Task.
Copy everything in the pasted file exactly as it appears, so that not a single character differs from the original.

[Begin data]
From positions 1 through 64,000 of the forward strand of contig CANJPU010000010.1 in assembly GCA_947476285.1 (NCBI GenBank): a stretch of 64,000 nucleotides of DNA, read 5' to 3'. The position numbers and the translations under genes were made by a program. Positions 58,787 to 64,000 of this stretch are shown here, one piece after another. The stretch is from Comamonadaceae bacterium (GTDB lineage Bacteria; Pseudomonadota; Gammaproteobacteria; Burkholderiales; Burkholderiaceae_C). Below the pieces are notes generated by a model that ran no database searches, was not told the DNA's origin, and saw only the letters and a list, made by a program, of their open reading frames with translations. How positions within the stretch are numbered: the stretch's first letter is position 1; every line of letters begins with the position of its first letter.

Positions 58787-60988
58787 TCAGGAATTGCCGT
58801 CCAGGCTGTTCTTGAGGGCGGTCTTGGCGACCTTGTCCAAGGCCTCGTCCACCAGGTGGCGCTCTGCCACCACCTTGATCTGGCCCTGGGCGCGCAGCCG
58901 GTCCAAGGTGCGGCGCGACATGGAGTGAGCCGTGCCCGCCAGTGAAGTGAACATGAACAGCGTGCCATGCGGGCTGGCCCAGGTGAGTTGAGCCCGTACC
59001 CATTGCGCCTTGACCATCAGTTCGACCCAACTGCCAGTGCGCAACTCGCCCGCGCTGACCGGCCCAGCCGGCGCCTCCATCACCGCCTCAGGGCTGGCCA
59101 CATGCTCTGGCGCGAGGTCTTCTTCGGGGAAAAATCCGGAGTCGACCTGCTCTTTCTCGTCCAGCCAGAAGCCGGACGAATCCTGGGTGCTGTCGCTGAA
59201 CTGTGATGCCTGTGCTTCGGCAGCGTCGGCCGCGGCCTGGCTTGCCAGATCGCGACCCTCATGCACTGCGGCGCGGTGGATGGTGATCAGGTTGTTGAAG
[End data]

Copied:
From positions 1 through 64,000 of the forward strand of contig CANJPU010000010.1 in assembly GCA_947476285.1 (NCBI GenBank): a stretch of 64,000 nucleotides of DNA, read 5' to 3'. The position numbers and the translations under genes were made by a program. Positions 58,787 to 64,000 of this stretch are shown here, one piece after another. The stretch is from Comamonadaceae bacterium (GTDB lineage Bacteria; Pseudomonadota; Gammaproteobacteria; Burkholderiales; Burkholderiaceae_C). Below the pieces are notes generated by a model that ran no database searches, was not told the DNA's origin, and saw only the letters and a list, made by a program, of their open reading frames with translations. How positions within the stretch are numbered: the stretch's first letter is position 1; every line of letters begins with the position of its first letter.

Positions 58787-60988
58787 TCAGGAATTGCCGT
58801 CCAGGCTGTTCTTGAGGGCGGTCTTGGCGACCTTGTCCAAGGCCTCGTCCACCAGGTGGCGCTCTGCCACCACCTTGATCTGGCCCTGGGCGCGCAGCCG
58901 GTCCAAGGTGCGGCGCGACATGGAGTGAGCCGTGCCCGCCAGTGAAGTGAACATGAACAGCGTGCCATGCGGGCTGGCCCAGGTGAGTTGAGCCCGTACC
59001 CATTGCGCCTTGACCATCAGTTCGACCCAACTGCCAGTGCGCAACTCGCCCGCGCTGACCGGCCCAGCCGGCGCCTCCATCACCGCCTCAGGGCTGGCCA
59101 CATGCTCTGGCGCGAGGTCTTCTTCGGGGAAAAATCCGGAGTCGACCTGCTCTTTCTCGTCCAGCCAGAAGCCGGACGAATCCTGGGTGCTGTCGCTGAA
59201 CTGTGATGCCTGTGCTTCGGCAGCGTCGGCCGCGGCCTGGCTTGCCAGATCGCGACCCTCATGCACTGCGGCGCGGTGGATGGTGATCAGGTTGTTGAAG